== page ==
SPF Uncovered but your Skin Shouldn't Be
Every Skincare specialist has had the same recurring nightmare. Your client comes in and settles themselves in your chair. You laugh and joke and quiz them on their latest Netflix watches. You ask in passing which SPF product they use, to which they reply:
“Oh, I don’t use suncream that often, I don’t burn.”
You try not to recoil visibly. Instead, you take a long, hard look at your client’s skin. Their face is a map of fine lines, sun spots and premature ageing. “How often do you use SPF?” You ask again, this time with a touch of sadness in your voice. “Oh,” they say sheepishly, “I don’t really use it that often.”
It’s a complicated conversation to have, but it’s one that we, as skincare professionals, need to have with our clients on a regular basis. Of course, SPF is the single most important product in our arsenal when it comes to protecting our skin from the sun. But for some reason, it’s also the most commonly neglected.
There are many myths about SPF, and today we’re going to bust a few of them. Hopefully, by the end of this post, you’ll be as passionate about it as we are!
Myth # one: "I don't need SPF because I don't burn."
Wrong! Just because you don’t burn doesn’t mean you’re not getting damage from the sun. Unfortunately, most of the damage we see daily is from people who think they ‘don’t burn’.
When it comes to sun exposure, there is no such thing as a “safe” amount. Just a few minutes in the sun can cause damage to your skin, and that damage accumulates over time. In addition, the power of the sun’s UV rays means that even if you only spend a little time exposed, you’re still at risk of developing skin cancer later in life.
Myth # two: "I only need suncream at the beach."
It’s a sunny day, and you want to go out and enjoy the weather. However, you might feel tempted to forgo sunscreen in favour of a quick exit. After all, you’re only going to be outside for a little while, right?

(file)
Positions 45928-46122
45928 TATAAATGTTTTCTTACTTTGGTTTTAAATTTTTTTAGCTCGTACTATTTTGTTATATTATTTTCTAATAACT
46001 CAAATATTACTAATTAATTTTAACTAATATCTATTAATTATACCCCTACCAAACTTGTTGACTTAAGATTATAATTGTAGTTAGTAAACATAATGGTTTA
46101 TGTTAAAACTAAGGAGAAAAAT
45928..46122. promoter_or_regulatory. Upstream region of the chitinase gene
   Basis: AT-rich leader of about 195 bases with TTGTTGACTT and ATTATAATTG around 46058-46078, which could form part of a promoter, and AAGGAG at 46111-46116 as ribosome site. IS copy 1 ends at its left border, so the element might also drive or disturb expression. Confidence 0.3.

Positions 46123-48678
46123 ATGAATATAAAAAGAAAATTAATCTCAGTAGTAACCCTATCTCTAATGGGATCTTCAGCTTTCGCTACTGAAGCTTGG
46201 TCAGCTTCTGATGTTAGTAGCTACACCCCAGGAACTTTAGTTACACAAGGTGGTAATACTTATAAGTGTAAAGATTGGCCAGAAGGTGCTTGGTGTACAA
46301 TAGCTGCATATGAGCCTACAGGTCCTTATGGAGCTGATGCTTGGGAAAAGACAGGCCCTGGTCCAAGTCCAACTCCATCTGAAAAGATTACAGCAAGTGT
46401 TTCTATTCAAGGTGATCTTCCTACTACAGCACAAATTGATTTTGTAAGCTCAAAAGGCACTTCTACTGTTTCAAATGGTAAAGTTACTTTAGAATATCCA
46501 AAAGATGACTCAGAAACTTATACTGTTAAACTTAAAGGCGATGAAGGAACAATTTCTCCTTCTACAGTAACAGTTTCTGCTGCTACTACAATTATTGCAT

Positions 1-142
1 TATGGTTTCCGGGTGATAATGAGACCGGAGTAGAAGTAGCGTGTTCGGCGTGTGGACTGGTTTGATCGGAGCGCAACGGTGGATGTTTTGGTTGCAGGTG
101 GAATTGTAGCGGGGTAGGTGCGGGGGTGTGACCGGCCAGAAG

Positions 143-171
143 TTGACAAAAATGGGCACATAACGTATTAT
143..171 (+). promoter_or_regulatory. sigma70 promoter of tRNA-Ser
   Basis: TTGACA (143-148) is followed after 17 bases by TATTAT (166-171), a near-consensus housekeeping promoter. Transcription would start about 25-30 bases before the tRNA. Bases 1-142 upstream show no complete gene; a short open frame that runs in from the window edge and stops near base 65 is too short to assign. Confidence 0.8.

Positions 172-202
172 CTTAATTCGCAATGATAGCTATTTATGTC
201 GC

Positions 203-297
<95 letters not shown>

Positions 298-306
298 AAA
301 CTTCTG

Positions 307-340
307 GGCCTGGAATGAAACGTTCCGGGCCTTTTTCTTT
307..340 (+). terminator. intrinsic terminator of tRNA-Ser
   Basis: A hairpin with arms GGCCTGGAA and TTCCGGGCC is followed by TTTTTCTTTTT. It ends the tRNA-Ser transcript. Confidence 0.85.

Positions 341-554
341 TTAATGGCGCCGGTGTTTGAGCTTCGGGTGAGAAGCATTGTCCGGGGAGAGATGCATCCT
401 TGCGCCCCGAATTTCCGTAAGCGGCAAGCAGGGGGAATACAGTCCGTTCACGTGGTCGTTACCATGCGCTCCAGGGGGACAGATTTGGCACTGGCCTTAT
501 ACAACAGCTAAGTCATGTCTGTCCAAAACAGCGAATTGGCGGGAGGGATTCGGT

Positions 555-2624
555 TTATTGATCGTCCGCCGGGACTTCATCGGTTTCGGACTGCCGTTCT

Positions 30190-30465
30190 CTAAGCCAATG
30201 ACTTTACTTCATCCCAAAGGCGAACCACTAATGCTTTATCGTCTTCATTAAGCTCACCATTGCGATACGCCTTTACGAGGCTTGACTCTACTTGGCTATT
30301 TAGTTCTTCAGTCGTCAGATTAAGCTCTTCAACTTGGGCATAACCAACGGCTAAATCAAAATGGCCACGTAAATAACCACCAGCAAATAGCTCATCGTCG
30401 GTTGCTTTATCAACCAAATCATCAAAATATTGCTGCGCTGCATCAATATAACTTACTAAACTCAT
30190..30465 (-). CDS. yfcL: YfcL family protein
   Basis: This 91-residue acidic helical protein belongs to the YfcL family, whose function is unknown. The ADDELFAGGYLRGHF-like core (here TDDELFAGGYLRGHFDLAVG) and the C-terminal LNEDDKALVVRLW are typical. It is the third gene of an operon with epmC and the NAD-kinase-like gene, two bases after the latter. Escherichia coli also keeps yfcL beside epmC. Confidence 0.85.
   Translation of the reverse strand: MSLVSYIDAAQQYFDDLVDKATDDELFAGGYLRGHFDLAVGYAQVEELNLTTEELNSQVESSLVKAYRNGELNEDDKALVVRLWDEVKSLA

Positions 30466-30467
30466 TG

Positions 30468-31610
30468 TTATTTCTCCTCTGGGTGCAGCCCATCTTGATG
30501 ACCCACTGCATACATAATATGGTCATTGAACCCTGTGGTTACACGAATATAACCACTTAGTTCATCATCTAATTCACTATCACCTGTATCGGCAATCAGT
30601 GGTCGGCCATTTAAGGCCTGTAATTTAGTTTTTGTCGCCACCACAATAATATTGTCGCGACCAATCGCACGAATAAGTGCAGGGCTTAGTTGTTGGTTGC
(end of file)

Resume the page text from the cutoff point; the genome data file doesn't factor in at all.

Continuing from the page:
WRONG. Sun exposure is dangerous no matter how long you’re outside, and it’s essential to protect your skin at all times. Even if you’re only popping into the shops, you should be wearing SPF. The sun’s rays are just as strong (if not stronger) during winter as they are during summer.
Myth # three: "I don't like how it feels on my skin."
We get it; suncreams and SPFs can be greasy and thick, and sometimes it feels like you’re suffocating your skin. But trust us when we say that the alternative is much worse.
There are so many fantastic sunscreen formulas on the market these days – particularly when you look at the medical-grade options. There will be an SPF that works for you. Please scroll down to the bottom of our blog for our SPF recommendations.
Myth # four: "I don't need sunscreen because I have dark skin."
This myth is something that we need to address urgently. Having a darker complexion doesn’t mean you’re not susceptible to sun damage, and people with darker skin tones are more likely to develop hyperpigmentation from sun exposure.